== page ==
Bound by Flame is an odd game to classify and compare. On paper it has all the makings of a stellar action RPG. But those sentences do not come together as well as one might hope. It’s very similar to games like Dragon Age and Dark Souls, trying to meld intense character-action combat with deep role-playing mechanics. But Bound by Flame’s combat is heavily animation-based, to the point that it feels sluggish during the game’s opening hours. Also, the game’s party system feels underdeveloped and the social interactions are rather pointless. Still, there’s something undeniably charming about Flame and while it may not be as polished or cohesive as it wants be, it still ends up being much better than its first impression implies, or than it really has any right to be.
Bound by Flame takes place in the world of Vertiel, a relatively generic fantasy world that is plagued by a horrible army of zombies. But in Vertiel they’re not called zombies, they’re Deadwalkers. And all of the Deadwalkers are led by the Lords of Frozen Shadows - and if I ever become an evil megalomaniac, I’m totally taking that as my super villain name - which are consistently referred to by their far less cool name, the Ice Lords. The Deadwalker army, regardless of the name of their masters, is wreaking havoc on the world. The lands to the north lie in ruin and your homeland is not faring much better. So, in a last ditch effort to obtain the power to fight the Deadwalkers and their Lords, a group of mages called the Red Scribes enact a secret ritual and hire the Freeborn Blades (a mercenary group of which you are a member) to protect them while they do so. Obviously everything goes awry and the power the Red Scribes sought is channeled into you via demonic possession. This co-pilot you gain manifests itself in the form of fire powers and some (often unintentionally humorous) internal debates.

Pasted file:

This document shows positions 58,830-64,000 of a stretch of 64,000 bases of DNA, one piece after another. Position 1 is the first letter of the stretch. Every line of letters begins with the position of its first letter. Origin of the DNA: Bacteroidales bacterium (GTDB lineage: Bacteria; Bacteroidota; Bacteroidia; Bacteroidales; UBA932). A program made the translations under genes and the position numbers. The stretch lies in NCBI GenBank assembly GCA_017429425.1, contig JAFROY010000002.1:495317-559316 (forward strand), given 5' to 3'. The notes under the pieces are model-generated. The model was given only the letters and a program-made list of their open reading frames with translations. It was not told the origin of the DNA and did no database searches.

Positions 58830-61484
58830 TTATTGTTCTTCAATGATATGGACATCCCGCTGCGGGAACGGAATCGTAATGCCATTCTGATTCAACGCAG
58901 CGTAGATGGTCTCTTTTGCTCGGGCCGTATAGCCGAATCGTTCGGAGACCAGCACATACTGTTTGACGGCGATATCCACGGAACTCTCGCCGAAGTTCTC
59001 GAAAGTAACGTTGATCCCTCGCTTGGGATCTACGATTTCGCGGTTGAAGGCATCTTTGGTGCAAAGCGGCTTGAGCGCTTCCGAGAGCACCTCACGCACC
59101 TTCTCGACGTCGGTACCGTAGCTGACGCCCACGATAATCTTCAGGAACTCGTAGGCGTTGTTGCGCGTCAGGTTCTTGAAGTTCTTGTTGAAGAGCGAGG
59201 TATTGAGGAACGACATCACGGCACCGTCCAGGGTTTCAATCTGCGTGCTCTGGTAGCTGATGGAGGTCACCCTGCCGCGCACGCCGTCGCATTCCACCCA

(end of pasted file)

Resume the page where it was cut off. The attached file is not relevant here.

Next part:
In terms of gameplay, these fire abilities add a nice layer of depth to an already interesting set of combat mechanics. And being that Bound by Flame is an action RPG, that’s a good thing. Because while you can skip dialogue, cutscenes and side quests, you can’t skip combat. The core of Flame’s combat revolves around light and heavy melee attacks, long-ranged crossbow attacks and proximity explosives combined with four different fire abilities (five if you level your pyromancy all the way up).
The melee combat is expounded upon further by allowing two different stances: Warrior and Ranger. The Warrior stance offers the use of swords, hammers and axes. The Ranger stance allows you to use daggers. Each stance has its advantages and disadvantages with the Warrior stance giving you the ability make stronger but slower attacks and allows you to counter enemies attacks as well as kick them to open up their defenses. The Ranger stance allows for quicker, less potent attacks and removes the counter and kick maneuver in favor of an evasive jump, which actually works much the same way as the Warrior’s counter in that they both can grant the next attack a critical hit if timed correctly.
Magic, crossbows and explosives can be used in either stance and the stance can be changed at the press of a button. Outside of the standard melee combat, which can be leveled up in two different skill trees for both the Warrior and Ranger abilities, our intrepid hero can also call on his or her fire abilities, which comprised the contents of the third and final skill tree. The core pyromantic abilities are a fireball, a radial blast, floating fire orbs that act as a shield and the ability to imbue you melee weapon with fire for extra damage. The combined arsenal of which make most of the time spend with Flame a very rewarding and entertaining ride.
Bound by Flame does not ask you to fight against the Deadwalker alone, however. Throughout the game’s 15-20 hour romp you’ll come in contact with a number of people who will align themselves with you. Like a many RPGs before it, you can take these party members with you on your adventures. But unlike many other RPGs, you have no control over these members. You cannot level them up, give them better loot or assign them anything other than the most routine of base stances. Each party member can assume one of four stances that vary somewhat from character to character. The first three stance are generally similar among the character while the third is a special wholly unique to them (i.e. healing, archery, death magic). This would all be fine and dandy if the characters’ AI were any good. Sadly, all of your party members are completely inept at killing your enemies.